Adelaide Zoo and Himeji Garden

The best way to explore a city is on foot, unless you actually are the foot involved. Sometimes the legs and the rest of the body as well. However, the brain had decided that it was sick of driving and couldn’t be bothered working out bus routes, so it was up to the legs and feet to do the work of taking us around Adelaide city.

The first destination of the day is the Adelaide Zoo, a good couple of kilometres away. Up the road and past Rundle Mall, across the bridge over the Torrens River opposite the impressively rebuilt Adelaide Oval. The main roads of this well planned city are broad and planted with trees. Along with the old buildings, it reminds me a bit of Melbourne. Certainly not Sydney.

We walk along the northern bank of the Torrens and through the parkland. It is a pleasant walk but for the summer heat. Of that, there is plenty. There are ducks, pelicans and moorhens in and alongside the river and plantations of roses and other flowers whose sight and scent remind me of my grandparents’ old house in this city.

Crossing over the river again we have to walk around to the Zoo’s main entrance in order to go through the covid check in formalities. 

Why a zoo again, considering that we have just been to the zoo in Canberra very recently? Adelaide’s zoo has one notable animal featured nowhere else in Australia: A pair of giant pandas!

While female Fu Ni is curled up in the back corner of her enclosure dealing with a false pregnancy and not being funny at all, Wang Wang has just had his treats placed around the attractive outdoor section. He wanders around chewing his way through carrots and bamboo, putting on a good show.

The Zoo’s bird show is also a lot of fun, especially the huge blue macaw swooping low over our heads. Apparently the blue is caused by the refraction of light through its feathers and not pigments!

We also enjoy the native hopping mice and bilby in the nocturnal enclosure, a juvenile stork up close and, of course, the siamangs, gibbons and other primates. Each zoo has its own special exhibits, but Adelaide Zoo has some really attractive enclosures, despite its reasonably small size.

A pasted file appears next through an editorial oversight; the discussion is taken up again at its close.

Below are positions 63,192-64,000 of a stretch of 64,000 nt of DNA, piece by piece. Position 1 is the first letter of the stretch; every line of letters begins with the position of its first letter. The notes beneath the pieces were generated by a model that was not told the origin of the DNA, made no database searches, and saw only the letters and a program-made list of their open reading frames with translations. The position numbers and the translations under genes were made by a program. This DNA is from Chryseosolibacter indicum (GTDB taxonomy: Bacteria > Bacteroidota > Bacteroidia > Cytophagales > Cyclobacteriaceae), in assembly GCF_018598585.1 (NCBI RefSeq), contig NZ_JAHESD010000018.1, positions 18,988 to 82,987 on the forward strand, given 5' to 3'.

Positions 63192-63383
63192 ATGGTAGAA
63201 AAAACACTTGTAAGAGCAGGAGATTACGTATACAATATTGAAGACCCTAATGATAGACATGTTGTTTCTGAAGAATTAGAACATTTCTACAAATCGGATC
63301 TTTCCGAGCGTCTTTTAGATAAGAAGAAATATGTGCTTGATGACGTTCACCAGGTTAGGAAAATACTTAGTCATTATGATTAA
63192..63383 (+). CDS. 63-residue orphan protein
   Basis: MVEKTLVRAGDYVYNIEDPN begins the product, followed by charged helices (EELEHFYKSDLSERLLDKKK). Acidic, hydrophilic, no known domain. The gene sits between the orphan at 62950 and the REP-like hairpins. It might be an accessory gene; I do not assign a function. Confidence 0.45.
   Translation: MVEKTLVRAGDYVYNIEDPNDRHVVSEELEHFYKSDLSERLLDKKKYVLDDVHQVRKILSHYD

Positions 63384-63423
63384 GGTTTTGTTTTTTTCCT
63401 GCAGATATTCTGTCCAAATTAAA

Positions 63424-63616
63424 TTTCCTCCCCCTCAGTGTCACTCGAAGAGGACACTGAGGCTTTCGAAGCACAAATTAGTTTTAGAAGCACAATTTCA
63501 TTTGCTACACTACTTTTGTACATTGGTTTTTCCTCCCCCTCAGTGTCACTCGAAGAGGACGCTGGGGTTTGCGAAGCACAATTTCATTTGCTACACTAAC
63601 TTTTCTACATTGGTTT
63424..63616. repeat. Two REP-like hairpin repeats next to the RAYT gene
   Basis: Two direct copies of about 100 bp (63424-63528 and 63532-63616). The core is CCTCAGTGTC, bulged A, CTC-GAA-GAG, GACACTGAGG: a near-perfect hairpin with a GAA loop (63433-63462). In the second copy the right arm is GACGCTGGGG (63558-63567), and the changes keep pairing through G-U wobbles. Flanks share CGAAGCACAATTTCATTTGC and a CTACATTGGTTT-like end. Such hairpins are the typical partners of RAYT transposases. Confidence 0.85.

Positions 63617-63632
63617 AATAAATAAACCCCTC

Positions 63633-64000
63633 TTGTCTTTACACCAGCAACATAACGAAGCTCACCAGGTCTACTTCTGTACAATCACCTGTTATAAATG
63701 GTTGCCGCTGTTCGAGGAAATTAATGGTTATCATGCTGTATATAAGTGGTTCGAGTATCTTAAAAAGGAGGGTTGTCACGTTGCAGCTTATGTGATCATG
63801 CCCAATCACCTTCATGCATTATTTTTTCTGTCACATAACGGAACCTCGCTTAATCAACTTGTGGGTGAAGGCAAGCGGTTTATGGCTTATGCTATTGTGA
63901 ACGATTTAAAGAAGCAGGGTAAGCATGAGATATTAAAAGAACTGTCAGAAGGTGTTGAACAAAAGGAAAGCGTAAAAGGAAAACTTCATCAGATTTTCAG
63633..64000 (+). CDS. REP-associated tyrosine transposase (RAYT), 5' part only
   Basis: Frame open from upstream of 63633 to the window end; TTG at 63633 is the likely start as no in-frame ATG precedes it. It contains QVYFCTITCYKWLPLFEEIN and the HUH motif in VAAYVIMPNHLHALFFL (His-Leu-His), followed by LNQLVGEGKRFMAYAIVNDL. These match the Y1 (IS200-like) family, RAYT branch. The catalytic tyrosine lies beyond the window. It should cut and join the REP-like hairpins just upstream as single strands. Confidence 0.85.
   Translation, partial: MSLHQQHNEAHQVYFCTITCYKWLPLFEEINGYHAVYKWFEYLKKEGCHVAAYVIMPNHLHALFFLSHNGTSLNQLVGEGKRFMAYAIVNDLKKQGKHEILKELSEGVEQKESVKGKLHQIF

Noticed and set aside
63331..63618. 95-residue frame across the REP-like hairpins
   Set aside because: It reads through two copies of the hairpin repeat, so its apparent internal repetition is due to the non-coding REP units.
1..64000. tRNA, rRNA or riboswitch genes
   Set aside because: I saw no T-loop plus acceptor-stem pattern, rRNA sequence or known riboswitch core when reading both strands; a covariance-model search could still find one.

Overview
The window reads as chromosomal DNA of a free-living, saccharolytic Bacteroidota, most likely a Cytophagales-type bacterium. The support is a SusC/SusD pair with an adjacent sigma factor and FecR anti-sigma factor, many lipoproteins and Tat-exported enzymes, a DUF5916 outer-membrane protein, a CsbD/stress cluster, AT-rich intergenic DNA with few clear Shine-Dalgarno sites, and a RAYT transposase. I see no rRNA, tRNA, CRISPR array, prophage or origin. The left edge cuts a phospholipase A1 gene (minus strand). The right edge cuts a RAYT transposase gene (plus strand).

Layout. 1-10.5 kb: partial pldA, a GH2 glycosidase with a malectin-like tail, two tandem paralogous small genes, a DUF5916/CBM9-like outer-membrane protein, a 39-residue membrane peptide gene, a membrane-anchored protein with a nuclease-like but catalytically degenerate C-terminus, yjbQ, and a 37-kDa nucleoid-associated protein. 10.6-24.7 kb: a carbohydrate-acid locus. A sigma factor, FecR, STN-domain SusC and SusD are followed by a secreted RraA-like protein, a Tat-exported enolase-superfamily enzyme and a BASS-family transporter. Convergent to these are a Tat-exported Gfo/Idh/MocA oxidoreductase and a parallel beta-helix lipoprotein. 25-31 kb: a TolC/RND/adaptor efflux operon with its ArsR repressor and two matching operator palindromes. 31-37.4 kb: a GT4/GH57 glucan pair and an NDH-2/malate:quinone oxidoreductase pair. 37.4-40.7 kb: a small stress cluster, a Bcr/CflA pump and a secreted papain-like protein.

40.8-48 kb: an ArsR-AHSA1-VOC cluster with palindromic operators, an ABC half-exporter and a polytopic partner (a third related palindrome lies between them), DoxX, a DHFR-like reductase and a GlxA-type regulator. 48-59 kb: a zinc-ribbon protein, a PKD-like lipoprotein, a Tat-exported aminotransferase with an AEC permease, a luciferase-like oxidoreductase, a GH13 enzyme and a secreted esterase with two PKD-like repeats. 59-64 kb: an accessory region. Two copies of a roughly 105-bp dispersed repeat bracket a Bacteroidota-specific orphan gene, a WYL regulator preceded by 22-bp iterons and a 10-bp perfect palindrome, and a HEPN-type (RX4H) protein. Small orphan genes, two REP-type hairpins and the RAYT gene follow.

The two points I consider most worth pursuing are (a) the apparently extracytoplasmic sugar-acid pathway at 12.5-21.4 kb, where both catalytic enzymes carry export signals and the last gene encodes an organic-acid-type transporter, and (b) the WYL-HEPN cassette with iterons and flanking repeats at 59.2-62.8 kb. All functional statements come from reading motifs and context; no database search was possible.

As we make our way out of the exit and back up past the University of Adelaide we are hot, thirsty and absolutely exhausted. Stumbling through Rundle Mall was pass the South Australian Chief Health Officer, Nicole Spurrier, made “famous” through Covid.

Eventually we arrive at Uncle’s Chicken Rice. Flavours good, chicken tough, so only a pass mark for them. Better than eating those burger joints we passed, the thought of which just made us sick in our mental and physical state.

After a rest back at the apartment we walk back down through Chinatown to the Central Markets to buy supplies for dinner. Sausages, fruit, pastries, until the stalls close for the day. Despite my tired legs, I still want to see the Himeji Japanese gardens. 

I bid the others farewell and walk at a fast pace the couple of kilometres to the edge of the central business district.

The Himeji Gardens are compact, but dense, with an attractive central waterfall and pond, a lantern, stone garden and shelter. Other families and individuals are relaxing there. Somehow I can’t quite convince myself that I am back in Japan. 

Instead of walking the entire way back I decide to catch a tram a couple of stops. On the way back I stop by Futake again to purchase some Japanese drinks to slake my parched throat. 

Back at the hotel I need to make a salad to go with the sausages we bought. I’d asked for a premade potato salad or similar, but the others just bought salad leaves. So I got inventive and sliced up a peach we’d also bought at the market, toasted some leftover loaf I’d for some reason brought down from Sydney and used vegetable oil, a sugar sachet, salt, dried herbs, the remnants of some Japanese pear juice and a little sparkling Japanese lime flavoured water from the same shop to make a dressing. Success!

We ate dinner on the apartment balcony enjoying the warm air and the daylight drifting away to dusk, a late meal for a long day.

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